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In these he has talked knowledgeably as a craftsman rather than a theoretician, revealing much about how his books have been made and where they came from.
The present book, one of the BWB Texts series of ''short books on big subjects from great New Zealand writers'', was published first as an e-book and then as a printed paperback, and is drawn from two of these texts: Beginnings, the first of a series of essays by New Zealand writers on how they began, published in Robin Dudding's Islands in 1977; and Creeks and Kitchens, the 2002 Margaret Mahy Award Lecture, published in The Inside Story, Yearbook 2002 by the Children's Literature Foundation of New Zealand.
Gee has intercut the 1977 essay with the first parts of the 2002 lecture to form a coherent childhood memoir that makes up two-thirds of the text.
It is a richly detailed picture of Gee's childhood world in and around Newington Rd, Henderson, in the 1930s and 1940s: the places, with emphasis on the titular creek and kitchen, ''the poles that I moved between for most of my childhood''; the people, including his mother and father, his maternal grandfather, the neighbours, schoolmates; some formative adventures, especially the moving story of his experience at Falls Park when he ''glimpsed sex and death''; the family stories told to him, ''providing me with material, with images, with starting places, for the whole of my writing life''; his reading, including accounts of his early fascination with the books of Zane Grey and then Charles Dickens; his adolescent attempts at fiction (with which Beginnings had ended).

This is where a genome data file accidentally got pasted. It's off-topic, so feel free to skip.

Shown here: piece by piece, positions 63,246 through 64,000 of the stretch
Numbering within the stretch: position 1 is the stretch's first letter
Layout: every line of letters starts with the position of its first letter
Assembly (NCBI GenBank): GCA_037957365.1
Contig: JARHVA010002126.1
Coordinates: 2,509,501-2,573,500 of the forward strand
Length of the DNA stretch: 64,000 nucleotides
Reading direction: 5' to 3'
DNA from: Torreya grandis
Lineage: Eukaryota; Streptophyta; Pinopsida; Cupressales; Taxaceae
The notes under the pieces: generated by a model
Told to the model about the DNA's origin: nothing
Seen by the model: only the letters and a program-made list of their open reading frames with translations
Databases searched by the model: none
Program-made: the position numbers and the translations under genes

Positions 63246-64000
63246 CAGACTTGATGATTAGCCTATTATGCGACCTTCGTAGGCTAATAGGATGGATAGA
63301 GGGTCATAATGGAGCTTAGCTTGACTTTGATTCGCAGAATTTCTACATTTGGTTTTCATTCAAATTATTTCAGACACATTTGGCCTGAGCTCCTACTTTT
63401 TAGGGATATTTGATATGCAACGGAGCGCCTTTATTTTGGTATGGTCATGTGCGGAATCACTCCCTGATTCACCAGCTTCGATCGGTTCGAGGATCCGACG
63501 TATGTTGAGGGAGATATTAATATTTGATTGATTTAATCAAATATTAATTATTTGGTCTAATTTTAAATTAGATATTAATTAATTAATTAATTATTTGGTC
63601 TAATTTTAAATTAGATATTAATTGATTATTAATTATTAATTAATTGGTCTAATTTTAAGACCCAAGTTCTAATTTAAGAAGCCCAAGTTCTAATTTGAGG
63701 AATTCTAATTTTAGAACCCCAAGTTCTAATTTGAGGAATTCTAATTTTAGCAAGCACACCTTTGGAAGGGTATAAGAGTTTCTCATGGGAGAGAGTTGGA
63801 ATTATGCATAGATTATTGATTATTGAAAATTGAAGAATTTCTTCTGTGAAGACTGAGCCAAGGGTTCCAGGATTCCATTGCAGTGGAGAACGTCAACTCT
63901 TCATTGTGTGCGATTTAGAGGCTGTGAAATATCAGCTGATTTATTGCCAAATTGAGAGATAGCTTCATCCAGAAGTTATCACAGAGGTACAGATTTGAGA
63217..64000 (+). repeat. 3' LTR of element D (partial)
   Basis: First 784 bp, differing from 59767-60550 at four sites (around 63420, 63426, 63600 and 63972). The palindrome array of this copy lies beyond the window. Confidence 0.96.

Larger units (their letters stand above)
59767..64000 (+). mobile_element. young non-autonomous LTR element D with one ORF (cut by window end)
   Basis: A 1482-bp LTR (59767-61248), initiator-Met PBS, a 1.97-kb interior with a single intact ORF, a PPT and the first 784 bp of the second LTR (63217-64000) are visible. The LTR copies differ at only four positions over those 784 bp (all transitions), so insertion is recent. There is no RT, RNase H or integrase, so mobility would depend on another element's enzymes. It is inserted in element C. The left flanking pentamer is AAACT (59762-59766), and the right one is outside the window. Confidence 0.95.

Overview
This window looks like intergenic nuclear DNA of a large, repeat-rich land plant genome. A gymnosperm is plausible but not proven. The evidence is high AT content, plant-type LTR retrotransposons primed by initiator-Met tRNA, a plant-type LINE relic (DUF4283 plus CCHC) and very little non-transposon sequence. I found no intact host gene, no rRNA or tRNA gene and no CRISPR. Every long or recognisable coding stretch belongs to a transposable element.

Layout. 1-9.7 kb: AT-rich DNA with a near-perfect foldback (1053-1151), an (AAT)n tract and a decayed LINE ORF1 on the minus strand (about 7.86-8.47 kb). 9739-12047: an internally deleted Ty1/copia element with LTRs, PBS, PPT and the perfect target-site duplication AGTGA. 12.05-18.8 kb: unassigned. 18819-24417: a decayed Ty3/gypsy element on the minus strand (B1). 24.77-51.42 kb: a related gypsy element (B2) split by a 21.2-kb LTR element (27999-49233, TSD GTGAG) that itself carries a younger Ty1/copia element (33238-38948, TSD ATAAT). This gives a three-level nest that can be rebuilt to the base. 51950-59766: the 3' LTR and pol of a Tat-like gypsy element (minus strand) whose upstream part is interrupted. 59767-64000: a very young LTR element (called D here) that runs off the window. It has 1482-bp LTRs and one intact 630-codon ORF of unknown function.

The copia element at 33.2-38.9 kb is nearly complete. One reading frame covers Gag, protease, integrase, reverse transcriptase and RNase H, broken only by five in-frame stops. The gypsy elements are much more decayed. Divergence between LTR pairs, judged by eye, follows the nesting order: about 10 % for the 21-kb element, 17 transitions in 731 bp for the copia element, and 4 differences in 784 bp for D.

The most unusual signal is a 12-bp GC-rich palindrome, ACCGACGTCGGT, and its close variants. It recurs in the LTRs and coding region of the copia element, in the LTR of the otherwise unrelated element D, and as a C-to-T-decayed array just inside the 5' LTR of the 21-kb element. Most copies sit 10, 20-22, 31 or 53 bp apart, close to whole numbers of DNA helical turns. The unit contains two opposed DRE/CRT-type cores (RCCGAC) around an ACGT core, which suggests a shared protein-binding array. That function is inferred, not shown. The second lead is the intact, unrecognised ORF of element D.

The readers of the Plumb trilogy, In My Father's Den, Going West, Access Road, The Champion, Orchard Street and The Fat Man will recognise the way Gee used this childhood world in his fiction both for adults and for younger readers.
The last third of the book is a frank and indispensable account of Gee's aims and development up to 2002 as a writer of fiction for younger readers, ending with an eloquent defence of the controversial The Fat Man as an appropriate and potentially satisfying fiction for readers of 10 and older, presenting through its young protagonist the necessary experience of coming to see their parents as individuals, both real and fallible.
Both of the essays from which the book is drawn are difficult to come by, and we can be grateful for having them back in print in this rearranged form.
My one regret is that Gee did not also work in material from his effective 1987 Listener essay, The Way of a Writer, based on a 1986 New Zealand Books Council lecture, especially the vivid account of his and his brothers' raid on the local Catholic school (which appears in both his first and his last novels), and the entire last section, which discusses his fiction for adults.
An entirely new section dealing with his post-1986 fiction for adults in a similar way would have also been welcome, but, after all, Gee was not writing an autobiography.
We can wait for the biography in process, meanwhile having this fine memoir of his childhood and section on his writing for younger readers.
Lawrence Jones is an emeritus professor of English.
Win a copy
The ODT has five copies of Creeks and Kitchens by Maurice Gee (RRP $14.99), to give away courtesy of Bridget Williams Books.
For your chance to win a copy, email firstname.lastname@example.org with your name and postal address in the body of the email, and ''Gee Book Competition'' in the subject line, by 5pm on Tuesday, April 22.
Last week's winners
Winners of last week's giveaway, We Are All Completely Beside Ourselves, by Karen Joy Fowler, courtesy of Serpent's Tail, and its distributor Allen & Unwin, were: Emily Duncan, Debbie Williamson, Yvonne Coughlan and Judith Bateup, all of Dunedin, and Shannon Glennie, of Mosgiel.